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CNBC Daily Open: Is China a no-go for U.S. investment?

A stock photo of a processor unit, with the flags of the United States and China to illustrate the escalating global race for technology supremacy between the two largest economies in the world.

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This report is from today’s CNBC Daily Open, our new, international markets newsletter. CNBC Daily Open brings investors up to speed on everything they need to know, no matter where they are. Like what you see? You can subscribe here.

Shelter costs drive U.S. July inflation
The U.S. consumer price index rose 3.2% from a year ago in July, slightly less than expected — a sign that inflation has lost at least some of its grip on the U.S. economy. Almost all of the monthly inflation increase came from shelter costs, which rose 0.4% and were up 7.7% from a year ago. Prices accelerated a seasonally adjusted 0.2% for the month, in line with the Dow Jones estimate, the Bureau of Labor Statistics reported Thursday. Here’s the inflation breakdown for July, in one chart. Markets reacted favorably, expecting July’s tame inflation reading to mean no more interest rate hikes from the Federal Reserve.

Asian markets have somber finish to the week
Asian shares are poised to end the week on a weak note, with all major benchmarks trading lower on the day — extending weakness overnight in U.S. markets. Japan markets were shut for the Mountain Day public holiday on Friday. Hong Kong’s Hang Seng Index shed 0.6%, as a sell-off in Chinese real estate developer counters deepened. On Thursday, the blue chip Dow Jones Industrial Average, S&P 500 and Nasdaq Composite all closed higher, but notably off session highs.

What does Biden’s order mean for U.S. investors in China?
U.S. President Joe Biden on Wednesday signed an executive order aimed at restricting U.S. investments into Chinese semiconductor, quantum computing and artificial intelligence companies due to national security concerns. While the Biden administration has set out some perimeters of its intended goals, its 45-day public comment period gives U.S. investors significant potential to influence any final regulation. Here’s what to expect next.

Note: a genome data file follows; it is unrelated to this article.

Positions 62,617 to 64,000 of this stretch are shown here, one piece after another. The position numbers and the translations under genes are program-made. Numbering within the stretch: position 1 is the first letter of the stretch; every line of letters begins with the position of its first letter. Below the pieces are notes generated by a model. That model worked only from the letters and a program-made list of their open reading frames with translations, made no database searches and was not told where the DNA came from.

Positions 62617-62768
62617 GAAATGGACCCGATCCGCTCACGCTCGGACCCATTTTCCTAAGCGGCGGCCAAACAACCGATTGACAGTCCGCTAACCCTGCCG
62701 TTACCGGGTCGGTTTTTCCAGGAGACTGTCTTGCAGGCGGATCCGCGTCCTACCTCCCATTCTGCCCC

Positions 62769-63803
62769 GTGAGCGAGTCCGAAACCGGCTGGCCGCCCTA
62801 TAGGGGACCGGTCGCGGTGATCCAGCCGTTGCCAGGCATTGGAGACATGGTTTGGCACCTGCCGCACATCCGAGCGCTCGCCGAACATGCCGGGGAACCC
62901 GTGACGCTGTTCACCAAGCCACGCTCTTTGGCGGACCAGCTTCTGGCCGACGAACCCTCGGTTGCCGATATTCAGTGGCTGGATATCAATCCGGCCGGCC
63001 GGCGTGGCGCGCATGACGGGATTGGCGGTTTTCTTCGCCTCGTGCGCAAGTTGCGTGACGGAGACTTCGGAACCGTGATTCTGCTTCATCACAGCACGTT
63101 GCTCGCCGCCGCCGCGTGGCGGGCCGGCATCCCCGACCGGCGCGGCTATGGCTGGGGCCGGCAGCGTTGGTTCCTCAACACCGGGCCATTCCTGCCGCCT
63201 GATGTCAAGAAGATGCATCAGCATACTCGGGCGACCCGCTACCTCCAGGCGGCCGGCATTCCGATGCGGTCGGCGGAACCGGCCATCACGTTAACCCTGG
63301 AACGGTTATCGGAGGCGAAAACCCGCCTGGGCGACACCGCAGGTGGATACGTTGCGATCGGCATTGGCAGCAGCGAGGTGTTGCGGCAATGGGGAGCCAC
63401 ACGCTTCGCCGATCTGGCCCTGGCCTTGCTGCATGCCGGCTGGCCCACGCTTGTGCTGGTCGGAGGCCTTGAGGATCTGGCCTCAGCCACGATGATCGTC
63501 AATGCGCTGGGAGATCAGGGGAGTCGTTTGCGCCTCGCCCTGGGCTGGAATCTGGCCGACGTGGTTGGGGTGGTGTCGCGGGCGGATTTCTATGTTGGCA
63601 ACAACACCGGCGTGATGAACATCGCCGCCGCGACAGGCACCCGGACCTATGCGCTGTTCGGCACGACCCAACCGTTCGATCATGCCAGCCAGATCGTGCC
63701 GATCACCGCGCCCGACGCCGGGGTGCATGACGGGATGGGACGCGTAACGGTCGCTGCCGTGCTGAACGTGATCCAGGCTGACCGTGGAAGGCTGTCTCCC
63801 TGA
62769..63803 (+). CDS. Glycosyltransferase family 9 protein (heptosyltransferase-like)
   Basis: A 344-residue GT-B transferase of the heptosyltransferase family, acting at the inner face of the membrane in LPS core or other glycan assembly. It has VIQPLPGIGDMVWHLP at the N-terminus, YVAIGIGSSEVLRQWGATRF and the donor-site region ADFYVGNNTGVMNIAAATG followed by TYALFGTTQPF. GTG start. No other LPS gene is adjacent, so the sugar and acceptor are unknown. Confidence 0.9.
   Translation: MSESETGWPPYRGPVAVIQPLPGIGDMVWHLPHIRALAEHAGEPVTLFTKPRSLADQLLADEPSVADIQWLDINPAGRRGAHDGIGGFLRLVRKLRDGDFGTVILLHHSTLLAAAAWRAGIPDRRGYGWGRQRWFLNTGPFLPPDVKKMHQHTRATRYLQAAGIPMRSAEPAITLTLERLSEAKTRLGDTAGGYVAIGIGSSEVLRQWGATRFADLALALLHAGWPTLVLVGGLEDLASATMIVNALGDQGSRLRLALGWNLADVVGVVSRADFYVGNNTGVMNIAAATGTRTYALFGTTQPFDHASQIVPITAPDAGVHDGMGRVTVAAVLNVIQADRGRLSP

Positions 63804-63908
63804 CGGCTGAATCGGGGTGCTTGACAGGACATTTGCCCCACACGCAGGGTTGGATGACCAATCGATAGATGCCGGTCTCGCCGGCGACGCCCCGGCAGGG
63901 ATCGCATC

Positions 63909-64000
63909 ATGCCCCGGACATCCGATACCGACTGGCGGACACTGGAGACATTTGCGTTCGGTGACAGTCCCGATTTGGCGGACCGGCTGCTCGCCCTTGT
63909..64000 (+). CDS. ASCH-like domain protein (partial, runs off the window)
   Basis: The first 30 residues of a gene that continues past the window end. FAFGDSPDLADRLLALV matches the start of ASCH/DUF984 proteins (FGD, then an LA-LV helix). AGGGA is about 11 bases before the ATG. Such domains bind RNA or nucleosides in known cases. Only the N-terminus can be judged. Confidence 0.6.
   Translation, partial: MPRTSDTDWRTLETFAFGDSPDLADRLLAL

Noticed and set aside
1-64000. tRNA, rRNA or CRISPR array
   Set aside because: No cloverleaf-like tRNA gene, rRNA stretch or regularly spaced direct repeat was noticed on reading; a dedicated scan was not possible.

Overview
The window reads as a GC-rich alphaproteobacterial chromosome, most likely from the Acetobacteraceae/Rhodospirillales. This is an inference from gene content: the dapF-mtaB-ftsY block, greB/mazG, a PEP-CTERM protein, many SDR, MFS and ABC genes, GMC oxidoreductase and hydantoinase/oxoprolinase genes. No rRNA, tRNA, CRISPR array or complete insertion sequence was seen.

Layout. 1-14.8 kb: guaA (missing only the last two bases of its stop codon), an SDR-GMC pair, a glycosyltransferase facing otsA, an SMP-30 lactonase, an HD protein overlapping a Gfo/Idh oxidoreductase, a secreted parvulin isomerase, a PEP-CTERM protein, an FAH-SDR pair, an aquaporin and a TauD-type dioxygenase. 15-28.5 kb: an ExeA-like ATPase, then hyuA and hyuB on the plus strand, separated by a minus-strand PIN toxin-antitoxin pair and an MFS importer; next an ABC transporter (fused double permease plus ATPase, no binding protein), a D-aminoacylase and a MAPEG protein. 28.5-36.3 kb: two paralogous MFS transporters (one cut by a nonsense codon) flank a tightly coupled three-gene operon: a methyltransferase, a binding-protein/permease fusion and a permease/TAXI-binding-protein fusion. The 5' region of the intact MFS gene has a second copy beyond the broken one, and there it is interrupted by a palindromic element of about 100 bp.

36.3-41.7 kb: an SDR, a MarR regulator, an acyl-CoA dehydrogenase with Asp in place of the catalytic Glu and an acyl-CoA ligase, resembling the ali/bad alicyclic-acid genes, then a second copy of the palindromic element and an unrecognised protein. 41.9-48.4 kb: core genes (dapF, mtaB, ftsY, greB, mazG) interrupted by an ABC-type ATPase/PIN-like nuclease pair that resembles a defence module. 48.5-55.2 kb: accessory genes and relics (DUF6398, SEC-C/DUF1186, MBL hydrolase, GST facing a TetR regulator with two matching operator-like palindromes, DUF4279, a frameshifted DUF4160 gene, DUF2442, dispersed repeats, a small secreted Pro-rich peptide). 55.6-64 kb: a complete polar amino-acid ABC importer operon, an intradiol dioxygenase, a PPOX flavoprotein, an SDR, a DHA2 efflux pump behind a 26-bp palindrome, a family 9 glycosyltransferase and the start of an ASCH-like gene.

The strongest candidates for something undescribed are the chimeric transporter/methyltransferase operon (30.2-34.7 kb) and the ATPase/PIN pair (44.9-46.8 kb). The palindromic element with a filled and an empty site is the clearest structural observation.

Fires and hurricanes
Hawaii is burning. Biden on Thursday declared a major disaster in Hawaii, vowing immediate assistance for Maui residents who have lost loved ones and their homes in devastating wildfires. At least 53 people have died so far. The fires are the worst natural disaster to hit Hawaii in recent memory, but they’re not likely the last for the U.S. this year. National Oceanic and Atmospheric Administration scientists on Thursday increased the chance that this year will be an above-normal Atlantic hurricane season to 60% because of record hot ocean temperatures.

[PRO] Buy Nvidia?
Investors may want to consider using the recent weakness in chipmaker Nvidia to snatch up shares of the artificial intelligence darling, some Wall Street analysts are saying.

A new reality beckons for American private equity and venture capitalists.

President Joe Biden finally dropped his long-awaited executive order late Wednesday, curbing fresh U.S. technology investment in China — it’s the first time the U.S. government is imposing restrictions on how U.S. capital flows out of the country, according to Elena McGovern, co-head of the national security practice at private equity advisory firm Capstone.

And more could be in store, given the priority on national interest and security.

Biden’s order specifically targets new U.S. investment and transfer of expertise in semiconductors and microelectronics, quantum computing, and certain AI capabilities in China, Hong Kong and Macao.

The U.S. Treasury Department is still in the process of firming up specific details before the measure can be fully enforced, maybe sometime next year.

But it’s a clear signal that the world’s second-largest economy is no longer a clear-cut option for American capital.

As it stands, U.S. firms have generally held back from investing in China in the past few years due to a weakening growth environment and the fraught prevailing geopolitical environment.

That’s bad news for Beijing, which needs foreign capital and technological transfers to bolster sagging growth momentum and elevate its economy up the value chain.

There are other ways to accomplish that, but Biden’s executive order just made things more difficult for some. More ingenuity lies in store.

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